Chemical/Biological/Radiological (CBR) contamination events pose a considerable threat to our nation's infrastructure, especially in large internal facilities, external flows, and water distribution systems. Because physical security can only be enforced to a limited degree, deployment of early warning systems is being considered. However to achieve reliable and efficient functionality, several complex questions must be answered: (1) where should sensors be placed, (2) how can sparse sensor information be efficiently used to determine the location of the original intrusion, (3) what are the model and data uncertainties, (4) how should these uncertainties be handled, and (5) how can our algorithms and forward simulations be sufficiently improved to achieve real time performance? This report presents the results of a three year algorithmic and application development to support the identification, mitigation, and risk assessment of CBR contamination events. The main thrust of this investigation was to develop (1) computationally efficient algorithms for strategically placing sensors, (2) identification process of contamination events by using sparse observations, (3) characterization of uncertainty through developing accurate demands forecasts and through investigating uncertain simulation model parameters, (4) risk assessment capabilities, and (5) reduced order modeling methods. The development effort was focused on water distribution systems, large internal facilities, and outdoor areas.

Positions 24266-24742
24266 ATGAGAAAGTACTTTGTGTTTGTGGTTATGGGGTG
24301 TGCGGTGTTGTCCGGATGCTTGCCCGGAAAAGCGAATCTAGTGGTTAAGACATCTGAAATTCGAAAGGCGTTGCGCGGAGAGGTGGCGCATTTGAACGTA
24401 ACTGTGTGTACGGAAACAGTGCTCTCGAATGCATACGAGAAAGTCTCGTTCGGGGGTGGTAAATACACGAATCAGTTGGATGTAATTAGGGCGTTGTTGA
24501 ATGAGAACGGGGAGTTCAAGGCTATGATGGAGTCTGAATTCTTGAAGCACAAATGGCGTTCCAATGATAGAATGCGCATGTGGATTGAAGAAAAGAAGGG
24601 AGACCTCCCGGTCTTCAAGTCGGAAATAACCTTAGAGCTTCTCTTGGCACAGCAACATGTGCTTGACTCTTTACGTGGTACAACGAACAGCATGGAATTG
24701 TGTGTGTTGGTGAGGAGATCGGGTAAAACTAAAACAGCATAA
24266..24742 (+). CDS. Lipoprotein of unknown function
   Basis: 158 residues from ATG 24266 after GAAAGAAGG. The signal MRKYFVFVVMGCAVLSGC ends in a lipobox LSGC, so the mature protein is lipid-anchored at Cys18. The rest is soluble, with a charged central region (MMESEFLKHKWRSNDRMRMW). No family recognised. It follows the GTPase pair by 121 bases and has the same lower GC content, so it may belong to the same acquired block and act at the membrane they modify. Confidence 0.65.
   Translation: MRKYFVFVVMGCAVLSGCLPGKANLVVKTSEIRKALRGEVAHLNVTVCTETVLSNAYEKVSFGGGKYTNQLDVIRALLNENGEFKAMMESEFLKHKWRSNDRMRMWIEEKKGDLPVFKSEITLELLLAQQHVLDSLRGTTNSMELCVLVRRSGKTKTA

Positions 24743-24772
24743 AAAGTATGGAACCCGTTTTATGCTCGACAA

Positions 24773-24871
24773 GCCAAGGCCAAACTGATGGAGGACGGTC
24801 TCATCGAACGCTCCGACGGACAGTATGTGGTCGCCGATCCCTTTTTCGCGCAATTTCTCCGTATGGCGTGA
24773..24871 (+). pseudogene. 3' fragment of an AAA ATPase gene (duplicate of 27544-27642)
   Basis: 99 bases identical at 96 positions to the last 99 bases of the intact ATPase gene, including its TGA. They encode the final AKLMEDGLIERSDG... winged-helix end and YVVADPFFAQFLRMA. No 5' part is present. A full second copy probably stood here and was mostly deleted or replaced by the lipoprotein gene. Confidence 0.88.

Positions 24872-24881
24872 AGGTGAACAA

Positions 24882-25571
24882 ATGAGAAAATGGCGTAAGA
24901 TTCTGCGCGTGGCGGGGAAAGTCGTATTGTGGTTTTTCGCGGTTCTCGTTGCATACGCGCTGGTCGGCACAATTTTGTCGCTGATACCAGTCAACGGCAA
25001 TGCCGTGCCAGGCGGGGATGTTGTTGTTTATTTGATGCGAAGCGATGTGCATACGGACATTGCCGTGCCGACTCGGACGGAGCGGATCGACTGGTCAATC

18. Impurity-doped optical shock, detonation and damage location sensor

    DOE Patents [OSTI]

    Weiss, J.D.

    1995-02-07T23:59:59.000Z